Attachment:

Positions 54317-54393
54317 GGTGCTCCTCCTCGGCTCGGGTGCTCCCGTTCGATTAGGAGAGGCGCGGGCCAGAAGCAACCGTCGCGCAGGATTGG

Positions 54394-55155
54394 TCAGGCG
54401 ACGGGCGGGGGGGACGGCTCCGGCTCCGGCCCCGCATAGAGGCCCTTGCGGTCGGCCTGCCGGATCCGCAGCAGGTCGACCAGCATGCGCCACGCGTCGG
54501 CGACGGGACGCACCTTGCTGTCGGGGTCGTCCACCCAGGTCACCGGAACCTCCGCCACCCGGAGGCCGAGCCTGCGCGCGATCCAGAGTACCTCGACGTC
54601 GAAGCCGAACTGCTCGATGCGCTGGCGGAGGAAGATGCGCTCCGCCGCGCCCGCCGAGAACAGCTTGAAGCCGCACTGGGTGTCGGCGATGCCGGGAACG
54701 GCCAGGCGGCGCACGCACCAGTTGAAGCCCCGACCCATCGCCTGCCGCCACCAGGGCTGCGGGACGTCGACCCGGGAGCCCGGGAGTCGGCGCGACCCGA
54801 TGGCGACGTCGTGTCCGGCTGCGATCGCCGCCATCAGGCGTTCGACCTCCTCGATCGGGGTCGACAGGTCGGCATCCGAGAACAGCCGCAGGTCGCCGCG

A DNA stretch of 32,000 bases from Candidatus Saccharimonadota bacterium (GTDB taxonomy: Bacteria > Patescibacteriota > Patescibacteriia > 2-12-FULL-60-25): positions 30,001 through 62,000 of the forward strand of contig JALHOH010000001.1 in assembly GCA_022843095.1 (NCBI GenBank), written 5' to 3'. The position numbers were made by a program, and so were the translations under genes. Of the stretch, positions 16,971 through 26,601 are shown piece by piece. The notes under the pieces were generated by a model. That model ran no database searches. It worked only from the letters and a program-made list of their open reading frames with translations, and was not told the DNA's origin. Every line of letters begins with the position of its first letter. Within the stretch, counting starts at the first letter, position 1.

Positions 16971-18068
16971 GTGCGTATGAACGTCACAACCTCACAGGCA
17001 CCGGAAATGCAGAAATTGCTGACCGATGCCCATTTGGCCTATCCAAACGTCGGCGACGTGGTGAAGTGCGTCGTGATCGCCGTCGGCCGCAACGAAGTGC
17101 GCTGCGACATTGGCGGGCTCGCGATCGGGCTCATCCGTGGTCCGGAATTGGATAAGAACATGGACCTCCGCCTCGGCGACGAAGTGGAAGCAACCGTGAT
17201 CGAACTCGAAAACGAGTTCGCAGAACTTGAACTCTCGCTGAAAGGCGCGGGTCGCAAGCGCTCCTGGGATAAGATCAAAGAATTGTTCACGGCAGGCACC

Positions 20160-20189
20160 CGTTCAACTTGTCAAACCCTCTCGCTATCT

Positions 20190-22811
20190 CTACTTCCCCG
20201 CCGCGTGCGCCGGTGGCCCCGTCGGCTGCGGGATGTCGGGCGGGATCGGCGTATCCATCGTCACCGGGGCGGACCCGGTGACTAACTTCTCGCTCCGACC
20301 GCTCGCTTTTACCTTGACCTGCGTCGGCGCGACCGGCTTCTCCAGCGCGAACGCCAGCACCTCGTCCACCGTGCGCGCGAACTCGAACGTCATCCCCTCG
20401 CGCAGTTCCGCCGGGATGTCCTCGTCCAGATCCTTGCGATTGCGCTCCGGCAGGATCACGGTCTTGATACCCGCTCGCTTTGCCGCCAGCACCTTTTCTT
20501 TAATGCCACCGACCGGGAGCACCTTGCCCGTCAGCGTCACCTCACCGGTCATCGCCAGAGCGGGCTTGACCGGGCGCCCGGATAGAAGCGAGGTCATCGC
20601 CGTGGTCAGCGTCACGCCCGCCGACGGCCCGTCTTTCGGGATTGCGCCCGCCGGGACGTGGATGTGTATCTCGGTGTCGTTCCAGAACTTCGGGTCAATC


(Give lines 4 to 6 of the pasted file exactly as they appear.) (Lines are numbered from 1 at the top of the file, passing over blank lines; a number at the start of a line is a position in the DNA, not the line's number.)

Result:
54394 TCAGGCG
54401 ACGGGCGGGGGGGACGGCTCCGGCTCCGGCCCCGCATAGAGGCCCTTGCGGTCGGCCTGCCGGATCCGCAGCAGGTCGACCAGCATGCGCCACGCGTCGG
54501 CGACGGGACGCACCTTGCTGTCGGGGTCGTCCACCCAGGTCACCGGAACCTCCGCCACCCGGAGGCCGAGCCTGCGCGCGATCCAGAGTACCTCGACGTC